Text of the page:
Roland van den Tillaar and Gertjan Ettema
The aim of this study was to investigate the contribution of upper extremity, trunk, and lower extremity movements in overarm throwing in team handball. In total, 11 joint movements during the throw were analyzed. The analysis consists of maximal angles, angles at ball release, and maximal angular velocities of the joint movements and their timing during the throw. Only the elbow angle (extension movement range) and the level of internal rotation velocity of the shoulder at ball release showed a significant relationship with the throwing performance. Also, a significant correlation was found for the timing of the maximal pelvis angle with ball velocity, indicating that better throwers started to rotate their pelvis forward earlier during the throw. No other significant correlations were found, indicating that the role of the trunk and lower limb are of minor importance for team handball players.
Kathleen Williams, Kathleen M. Haywood and Mary A. Painter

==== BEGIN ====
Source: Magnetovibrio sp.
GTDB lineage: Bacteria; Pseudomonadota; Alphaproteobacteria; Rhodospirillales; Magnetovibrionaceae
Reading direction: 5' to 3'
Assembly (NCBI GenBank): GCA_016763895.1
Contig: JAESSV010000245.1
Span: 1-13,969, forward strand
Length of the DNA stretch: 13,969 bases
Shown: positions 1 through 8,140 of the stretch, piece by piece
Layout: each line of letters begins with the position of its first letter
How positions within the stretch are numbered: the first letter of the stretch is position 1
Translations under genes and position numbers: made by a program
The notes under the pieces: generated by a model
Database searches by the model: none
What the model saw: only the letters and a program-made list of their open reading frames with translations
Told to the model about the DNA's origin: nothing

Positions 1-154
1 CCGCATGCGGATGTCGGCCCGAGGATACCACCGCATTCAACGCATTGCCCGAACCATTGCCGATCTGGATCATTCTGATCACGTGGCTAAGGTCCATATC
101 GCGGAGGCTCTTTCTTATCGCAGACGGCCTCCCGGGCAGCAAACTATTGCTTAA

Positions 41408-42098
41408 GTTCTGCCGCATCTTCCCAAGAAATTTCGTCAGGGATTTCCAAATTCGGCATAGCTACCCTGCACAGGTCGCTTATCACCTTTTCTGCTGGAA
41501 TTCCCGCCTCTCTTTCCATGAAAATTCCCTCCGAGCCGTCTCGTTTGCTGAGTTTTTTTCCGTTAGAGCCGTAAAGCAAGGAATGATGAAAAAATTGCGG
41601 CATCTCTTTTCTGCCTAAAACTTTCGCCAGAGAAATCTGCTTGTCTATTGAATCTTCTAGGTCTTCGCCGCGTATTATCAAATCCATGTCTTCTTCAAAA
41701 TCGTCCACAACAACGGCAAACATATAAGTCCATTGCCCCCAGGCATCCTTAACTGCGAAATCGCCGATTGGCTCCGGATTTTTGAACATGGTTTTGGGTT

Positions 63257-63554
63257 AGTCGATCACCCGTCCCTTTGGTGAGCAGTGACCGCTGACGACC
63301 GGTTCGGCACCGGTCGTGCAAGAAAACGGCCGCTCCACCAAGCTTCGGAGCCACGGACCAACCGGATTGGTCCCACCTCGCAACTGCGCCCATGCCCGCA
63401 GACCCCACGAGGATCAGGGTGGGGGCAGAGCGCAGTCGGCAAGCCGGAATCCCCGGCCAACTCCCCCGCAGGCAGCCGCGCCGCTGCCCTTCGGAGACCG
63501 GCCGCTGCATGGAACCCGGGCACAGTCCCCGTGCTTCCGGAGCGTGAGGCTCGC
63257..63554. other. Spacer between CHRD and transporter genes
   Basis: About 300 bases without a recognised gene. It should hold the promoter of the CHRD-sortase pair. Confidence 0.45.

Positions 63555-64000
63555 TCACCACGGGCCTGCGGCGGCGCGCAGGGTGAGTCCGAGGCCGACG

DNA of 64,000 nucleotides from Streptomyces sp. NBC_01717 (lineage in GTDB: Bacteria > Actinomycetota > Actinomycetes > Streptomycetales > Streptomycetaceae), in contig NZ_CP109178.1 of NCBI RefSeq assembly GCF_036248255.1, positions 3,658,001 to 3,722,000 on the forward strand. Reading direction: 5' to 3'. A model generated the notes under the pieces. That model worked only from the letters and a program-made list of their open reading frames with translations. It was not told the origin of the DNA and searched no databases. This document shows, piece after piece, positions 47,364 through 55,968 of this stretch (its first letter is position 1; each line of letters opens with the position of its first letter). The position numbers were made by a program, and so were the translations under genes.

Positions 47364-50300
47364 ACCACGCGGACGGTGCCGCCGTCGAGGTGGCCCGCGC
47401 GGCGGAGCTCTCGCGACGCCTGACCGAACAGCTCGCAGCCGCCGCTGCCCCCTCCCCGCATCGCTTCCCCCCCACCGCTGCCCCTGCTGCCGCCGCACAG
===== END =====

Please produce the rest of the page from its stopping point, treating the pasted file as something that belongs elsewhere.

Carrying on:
Both environmental and biological factors have been cited to explain large gender differences in throwing. Because differences are observed as early as three years, some researchers have suggested biological differences may be a primary factor (Nelson et al., 1986). To explore the contribution of these factors more carefully, three groups of children, 7-8 years, 9-10 years, and 11-12 years, were videotaped performing ten forceful overarm throws each with their dominant and nondominant hands. Resultant ball velocities were computed across all trials for each hand. Five trials for each arm, for each participant were categorized using Roberton’s (Roberton & Halverson, 1984) movement components for the overarm throw. Overall significant age differences were obtained for ball velocities for both dominant and nondominant arms, but gender differences were demonstrated only for the dominant arm. Ball velocity differences for the nondominant arm were not evident. Minimal differences in form occurred for the nondominant arm. When the nondominant arm exhibited coordination patterns and performances typical of an unpracticed performer, we suggest that nonbiological factors are important in explaining the large gender differences in throwing widely noted in the literature.